Published on January 24th, 2014 | by Michael Ormonde0
Youtube Content ID Problems Continue
Back in December, we reported on an influx of copyright claims against numerous youtube personalities, all related to the rollout of more stringent content ID matching on the Google owned site. Since then, the furore around this issue has somewhat died down, but that doesn’t mean it has gone away.
The subject of one such claim was Terry Cavanagh, creator of universally lauded indie title VVVVV. Back in December, Cavanagh tweeted the following:
Uh, I’m sorry, WHAT? Apparently my own video trailer of VVVVVV has a copyright claim against it? pic.twitter.com/sQfGyBBpxg
— Terry (@terrycavanagh) December 17, 2013
The claim came from a company called Indmusic – “YouTube’s Largest Music Network, allowing independent music content creators to monetize their YouTube views without sacrificing creative control or rights to their content.” Cavanagh immediately disputed the claim, and waited for it to be resolved. Apparently, Indmusic have now rejected it, and immediately reinstated the claim:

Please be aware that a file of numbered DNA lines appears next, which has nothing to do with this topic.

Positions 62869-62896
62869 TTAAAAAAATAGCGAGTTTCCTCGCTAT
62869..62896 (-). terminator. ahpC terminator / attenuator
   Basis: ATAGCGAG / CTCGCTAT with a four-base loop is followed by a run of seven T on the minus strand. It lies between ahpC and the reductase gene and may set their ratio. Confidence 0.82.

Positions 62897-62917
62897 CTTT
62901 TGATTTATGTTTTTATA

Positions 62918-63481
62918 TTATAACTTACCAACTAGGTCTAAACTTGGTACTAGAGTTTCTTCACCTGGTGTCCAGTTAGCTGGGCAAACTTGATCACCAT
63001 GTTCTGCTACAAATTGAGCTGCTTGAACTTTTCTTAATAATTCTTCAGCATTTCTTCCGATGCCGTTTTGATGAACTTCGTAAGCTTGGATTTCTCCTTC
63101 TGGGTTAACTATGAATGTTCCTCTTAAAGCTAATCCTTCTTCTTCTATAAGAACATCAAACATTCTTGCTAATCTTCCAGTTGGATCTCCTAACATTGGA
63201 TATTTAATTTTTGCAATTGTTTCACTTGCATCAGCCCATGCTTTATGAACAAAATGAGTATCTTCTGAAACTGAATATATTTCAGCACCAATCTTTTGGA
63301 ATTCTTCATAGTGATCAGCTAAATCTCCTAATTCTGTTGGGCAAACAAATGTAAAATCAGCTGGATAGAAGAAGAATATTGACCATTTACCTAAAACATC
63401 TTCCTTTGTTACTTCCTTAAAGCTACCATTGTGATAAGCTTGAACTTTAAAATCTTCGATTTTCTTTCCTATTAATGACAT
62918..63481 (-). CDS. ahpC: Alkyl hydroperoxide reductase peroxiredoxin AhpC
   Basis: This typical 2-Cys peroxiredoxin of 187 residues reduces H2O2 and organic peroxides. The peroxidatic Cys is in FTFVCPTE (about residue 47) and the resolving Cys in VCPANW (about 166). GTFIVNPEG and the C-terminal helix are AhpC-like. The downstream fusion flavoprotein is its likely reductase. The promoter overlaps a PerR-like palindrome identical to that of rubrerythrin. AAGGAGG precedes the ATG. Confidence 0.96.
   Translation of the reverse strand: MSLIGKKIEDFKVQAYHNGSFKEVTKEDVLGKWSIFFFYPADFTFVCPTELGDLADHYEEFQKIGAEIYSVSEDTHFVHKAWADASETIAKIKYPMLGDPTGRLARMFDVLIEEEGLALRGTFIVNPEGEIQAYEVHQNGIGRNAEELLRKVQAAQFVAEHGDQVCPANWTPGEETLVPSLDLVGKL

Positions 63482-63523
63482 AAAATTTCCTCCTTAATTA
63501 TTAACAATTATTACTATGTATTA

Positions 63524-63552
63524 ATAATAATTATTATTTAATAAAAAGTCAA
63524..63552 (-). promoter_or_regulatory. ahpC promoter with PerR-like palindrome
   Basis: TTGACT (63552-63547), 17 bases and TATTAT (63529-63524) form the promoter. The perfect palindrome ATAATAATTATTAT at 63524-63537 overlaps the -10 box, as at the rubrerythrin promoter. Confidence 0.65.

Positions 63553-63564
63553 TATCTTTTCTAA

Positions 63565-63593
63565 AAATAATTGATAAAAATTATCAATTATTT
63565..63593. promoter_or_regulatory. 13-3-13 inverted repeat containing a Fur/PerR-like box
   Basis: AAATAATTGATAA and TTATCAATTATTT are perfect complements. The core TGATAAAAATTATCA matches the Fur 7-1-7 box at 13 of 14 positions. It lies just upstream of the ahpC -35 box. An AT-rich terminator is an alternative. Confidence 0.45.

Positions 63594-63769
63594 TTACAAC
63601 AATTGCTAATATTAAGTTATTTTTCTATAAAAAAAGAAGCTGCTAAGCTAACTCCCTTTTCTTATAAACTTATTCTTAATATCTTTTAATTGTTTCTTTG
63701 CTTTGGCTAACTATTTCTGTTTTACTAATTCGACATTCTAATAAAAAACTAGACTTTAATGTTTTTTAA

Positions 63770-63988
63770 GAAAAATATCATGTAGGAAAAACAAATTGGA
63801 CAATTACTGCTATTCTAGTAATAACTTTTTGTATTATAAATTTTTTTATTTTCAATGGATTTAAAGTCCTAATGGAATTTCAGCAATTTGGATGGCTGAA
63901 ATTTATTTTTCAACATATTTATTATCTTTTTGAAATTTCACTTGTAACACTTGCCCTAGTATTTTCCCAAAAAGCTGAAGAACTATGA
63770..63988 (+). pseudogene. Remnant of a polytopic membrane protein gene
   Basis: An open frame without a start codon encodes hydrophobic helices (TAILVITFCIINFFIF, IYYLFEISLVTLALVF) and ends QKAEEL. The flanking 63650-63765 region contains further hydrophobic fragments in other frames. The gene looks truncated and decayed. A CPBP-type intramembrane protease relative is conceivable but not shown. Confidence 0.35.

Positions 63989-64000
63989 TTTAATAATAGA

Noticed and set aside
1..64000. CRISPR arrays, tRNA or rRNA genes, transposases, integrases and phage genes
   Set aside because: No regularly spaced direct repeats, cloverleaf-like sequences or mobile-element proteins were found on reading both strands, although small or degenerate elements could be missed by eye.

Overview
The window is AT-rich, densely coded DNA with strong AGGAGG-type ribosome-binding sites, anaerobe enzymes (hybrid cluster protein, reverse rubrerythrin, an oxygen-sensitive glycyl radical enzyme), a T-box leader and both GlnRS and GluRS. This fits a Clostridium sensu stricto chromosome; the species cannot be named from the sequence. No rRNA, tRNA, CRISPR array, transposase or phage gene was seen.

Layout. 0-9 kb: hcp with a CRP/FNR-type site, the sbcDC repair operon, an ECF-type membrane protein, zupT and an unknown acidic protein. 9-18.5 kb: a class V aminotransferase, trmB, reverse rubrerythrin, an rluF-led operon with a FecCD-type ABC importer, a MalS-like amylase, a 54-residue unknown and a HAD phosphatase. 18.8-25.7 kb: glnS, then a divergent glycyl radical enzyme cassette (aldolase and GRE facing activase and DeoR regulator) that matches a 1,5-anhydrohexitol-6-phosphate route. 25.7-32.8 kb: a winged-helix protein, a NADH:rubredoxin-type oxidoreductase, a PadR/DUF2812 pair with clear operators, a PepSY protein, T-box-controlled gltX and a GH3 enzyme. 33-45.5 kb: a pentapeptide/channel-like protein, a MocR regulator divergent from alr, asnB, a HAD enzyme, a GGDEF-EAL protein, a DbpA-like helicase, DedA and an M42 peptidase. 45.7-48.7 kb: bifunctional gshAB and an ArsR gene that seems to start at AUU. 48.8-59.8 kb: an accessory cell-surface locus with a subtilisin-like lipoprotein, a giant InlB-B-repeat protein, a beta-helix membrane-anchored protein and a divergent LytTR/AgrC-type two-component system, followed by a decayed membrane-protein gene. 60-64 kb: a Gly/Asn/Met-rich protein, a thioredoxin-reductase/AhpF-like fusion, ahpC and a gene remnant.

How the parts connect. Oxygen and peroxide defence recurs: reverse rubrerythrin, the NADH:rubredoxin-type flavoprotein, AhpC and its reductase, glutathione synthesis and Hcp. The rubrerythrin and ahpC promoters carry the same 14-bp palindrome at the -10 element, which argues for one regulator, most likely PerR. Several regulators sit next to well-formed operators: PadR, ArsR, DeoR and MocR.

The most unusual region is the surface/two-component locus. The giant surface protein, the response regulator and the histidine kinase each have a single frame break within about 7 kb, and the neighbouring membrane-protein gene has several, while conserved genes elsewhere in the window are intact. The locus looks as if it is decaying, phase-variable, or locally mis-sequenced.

I disputed it and waited for them to resolve it – and they’ve now rejected it and reinstated the claim: pic.twitter.com/oj97kPvPxW
— Terry (@terrycavanagh) January 24, 2014
This is a prime example of the inherent flaw in Youtube’s Content ID system. The majority of any video’s views come in the first weeks of the video’s lifespan. When a content claim is made against a video, all revenue for that video is immediately given to the claimant for the duration of the dispute, even if the dispute is resolved in favour of the original uploader. So the original uploaded loses out on revenue when his or her video would be most profitable, and there are few, if any, repercussions for false copyright claims.
This issue continues to bubble away under the surface, and a resolution will surely only come when this is raised before a legal body to provide clarity on the situation.